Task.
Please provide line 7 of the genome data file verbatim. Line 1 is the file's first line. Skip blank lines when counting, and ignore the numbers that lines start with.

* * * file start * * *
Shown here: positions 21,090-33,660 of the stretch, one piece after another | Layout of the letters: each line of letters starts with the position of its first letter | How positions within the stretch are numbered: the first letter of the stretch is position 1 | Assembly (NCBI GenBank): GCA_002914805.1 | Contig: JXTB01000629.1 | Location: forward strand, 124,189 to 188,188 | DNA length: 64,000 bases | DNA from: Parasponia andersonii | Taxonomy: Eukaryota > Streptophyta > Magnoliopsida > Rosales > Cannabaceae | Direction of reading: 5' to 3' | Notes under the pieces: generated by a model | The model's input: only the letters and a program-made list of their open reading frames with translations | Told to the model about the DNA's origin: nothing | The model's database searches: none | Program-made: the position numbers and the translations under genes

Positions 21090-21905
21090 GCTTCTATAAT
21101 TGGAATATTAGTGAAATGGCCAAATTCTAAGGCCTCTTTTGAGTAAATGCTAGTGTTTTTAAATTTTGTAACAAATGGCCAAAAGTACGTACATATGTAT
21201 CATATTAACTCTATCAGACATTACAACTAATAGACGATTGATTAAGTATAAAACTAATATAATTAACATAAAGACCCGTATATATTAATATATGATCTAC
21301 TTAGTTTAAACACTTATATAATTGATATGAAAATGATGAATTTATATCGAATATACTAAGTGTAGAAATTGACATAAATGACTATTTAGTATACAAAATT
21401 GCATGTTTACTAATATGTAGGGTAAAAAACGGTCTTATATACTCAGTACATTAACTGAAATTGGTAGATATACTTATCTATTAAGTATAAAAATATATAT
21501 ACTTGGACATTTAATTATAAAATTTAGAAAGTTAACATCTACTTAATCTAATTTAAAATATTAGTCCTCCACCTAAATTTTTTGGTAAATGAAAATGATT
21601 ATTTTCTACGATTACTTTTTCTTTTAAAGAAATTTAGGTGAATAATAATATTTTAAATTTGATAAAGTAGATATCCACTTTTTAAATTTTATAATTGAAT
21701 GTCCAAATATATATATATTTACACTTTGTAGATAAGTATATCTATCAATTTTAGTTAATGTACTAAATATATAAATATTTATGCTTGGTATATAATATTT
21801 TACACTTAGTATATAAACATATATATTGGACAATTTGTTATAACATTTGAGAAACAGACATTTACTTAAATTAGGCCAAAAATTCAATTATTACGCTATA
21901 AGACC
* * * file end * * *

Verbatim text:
21401 GCATGTTTACTAATATGTAGGGTAAAAAACGGTCTTATATACTCAGTACATTAACTGAAATTGGTAGATATACTTATCTATTAAGTATAAAAATATATAT